Fossett mystery partially unveiled

So now, after a long period of silence and speculation, we can say we have a pretty good idea of what happened to Steve Fossett.

According to investigators who examined the wreckage discovered earlier this week, it appears the adventurer flew horizontally right into a mountainside at high speed. At least we know the "where" and "when." Now the questions are "why?" and "how?"

Searchers also found some bone fragments at the site and have sent them to a laboratory for analysis.

The wreckage was found in the Sierra Nevadas on Wednesday. It was located at an elevation of about 10,000 feet (3,000 metres) near a place called Mammoth Lakes. Investigators have also collected and removed as much of the wreckage as they could before bad weather covered the crash site (snow was expected).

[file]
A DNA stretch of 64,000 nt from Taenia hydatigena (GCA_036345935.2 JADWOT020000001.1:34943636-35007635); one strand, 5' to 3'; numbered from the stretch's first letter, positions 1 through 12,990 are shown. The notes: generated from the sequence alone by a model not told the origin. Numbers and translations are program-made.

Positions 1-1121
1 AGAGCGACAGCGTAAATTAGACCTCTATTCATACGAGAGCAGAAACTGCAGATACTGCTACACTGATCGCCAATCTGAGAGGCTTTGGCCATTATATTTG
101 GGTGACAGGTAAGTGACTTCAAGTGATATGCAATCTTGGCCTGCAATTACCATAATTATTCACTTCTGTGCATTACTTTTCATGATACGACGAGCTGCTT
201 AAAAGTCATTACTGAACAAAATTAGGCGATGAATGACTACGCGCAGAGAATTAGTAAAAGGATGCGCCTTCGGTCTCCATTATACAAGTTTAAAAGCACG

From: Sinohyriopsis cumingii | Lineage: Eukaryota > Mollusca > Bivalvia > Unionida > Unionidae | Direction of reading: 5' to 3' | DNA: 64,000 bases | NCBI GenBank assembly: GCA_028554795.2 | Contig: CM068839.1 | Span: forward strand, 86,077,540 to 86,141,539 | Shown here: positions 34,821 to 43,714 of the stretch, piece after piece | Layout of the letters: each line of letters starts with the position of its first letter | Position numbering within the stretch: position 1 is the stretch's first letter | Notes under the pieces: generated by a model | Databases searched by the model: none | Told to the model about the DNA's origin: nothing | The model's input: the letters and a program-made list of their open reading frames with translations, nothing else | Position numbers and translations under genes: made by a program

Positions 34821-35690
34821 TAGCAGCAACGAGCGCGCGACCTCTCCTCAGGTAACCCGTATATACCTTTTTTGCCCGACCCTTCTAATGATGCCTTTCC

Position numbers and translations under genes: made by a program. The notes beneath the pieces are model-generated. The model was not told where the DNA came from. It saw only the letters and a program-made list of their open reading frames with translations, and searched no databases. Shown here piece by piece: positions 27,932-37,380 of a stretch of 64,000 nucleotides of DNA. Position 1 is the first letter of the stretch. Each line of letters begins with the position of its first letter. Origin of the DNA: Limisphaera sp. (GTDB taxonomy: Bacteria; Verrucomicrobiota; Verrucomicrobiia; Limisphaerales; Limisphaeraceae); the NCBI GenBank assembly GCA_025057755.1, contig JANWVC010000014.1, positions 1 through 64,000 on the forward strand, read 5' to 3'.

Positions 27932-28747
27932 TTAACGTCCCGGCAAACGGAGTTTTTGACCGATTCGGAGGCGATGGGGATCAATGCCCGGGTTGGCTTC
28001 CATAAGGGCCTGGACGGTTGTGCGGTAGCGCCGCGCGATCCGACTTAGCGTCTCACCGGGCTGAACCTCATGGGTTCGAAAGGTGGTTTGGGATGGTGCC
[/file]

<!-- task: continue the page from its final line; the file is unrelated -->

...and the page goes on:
Fossett had been missing since September of last year and was declared dead by a judge earlier this year. According to, he was apparently scouting locations for an attempt to break the land speed record in a jet-propelled car.

Back in February, we noted here in Zanepost that throughout Fossett's many adventures he was known for doing one thing quite well, and that was managing risks. So his disappearance was - and still is - perplexing.

Investigators will now piece together the wreckage to try to understand what happened.

I still find it strange that the man who set so many aviation and sailing records would make a navigational mistake and fly directly into the side of a mountain. Was it a mechanical malfunction that caused the crash? Bad weather? Some other factor? Hopefully, some answers will emerge as the investigation proceeds.

Other links:

Photo courtesy of Mary Frances Howard, Wikimedia Commons public domain
> To send this to a friend, click on the envelope icon.

No comments:

Post a Comment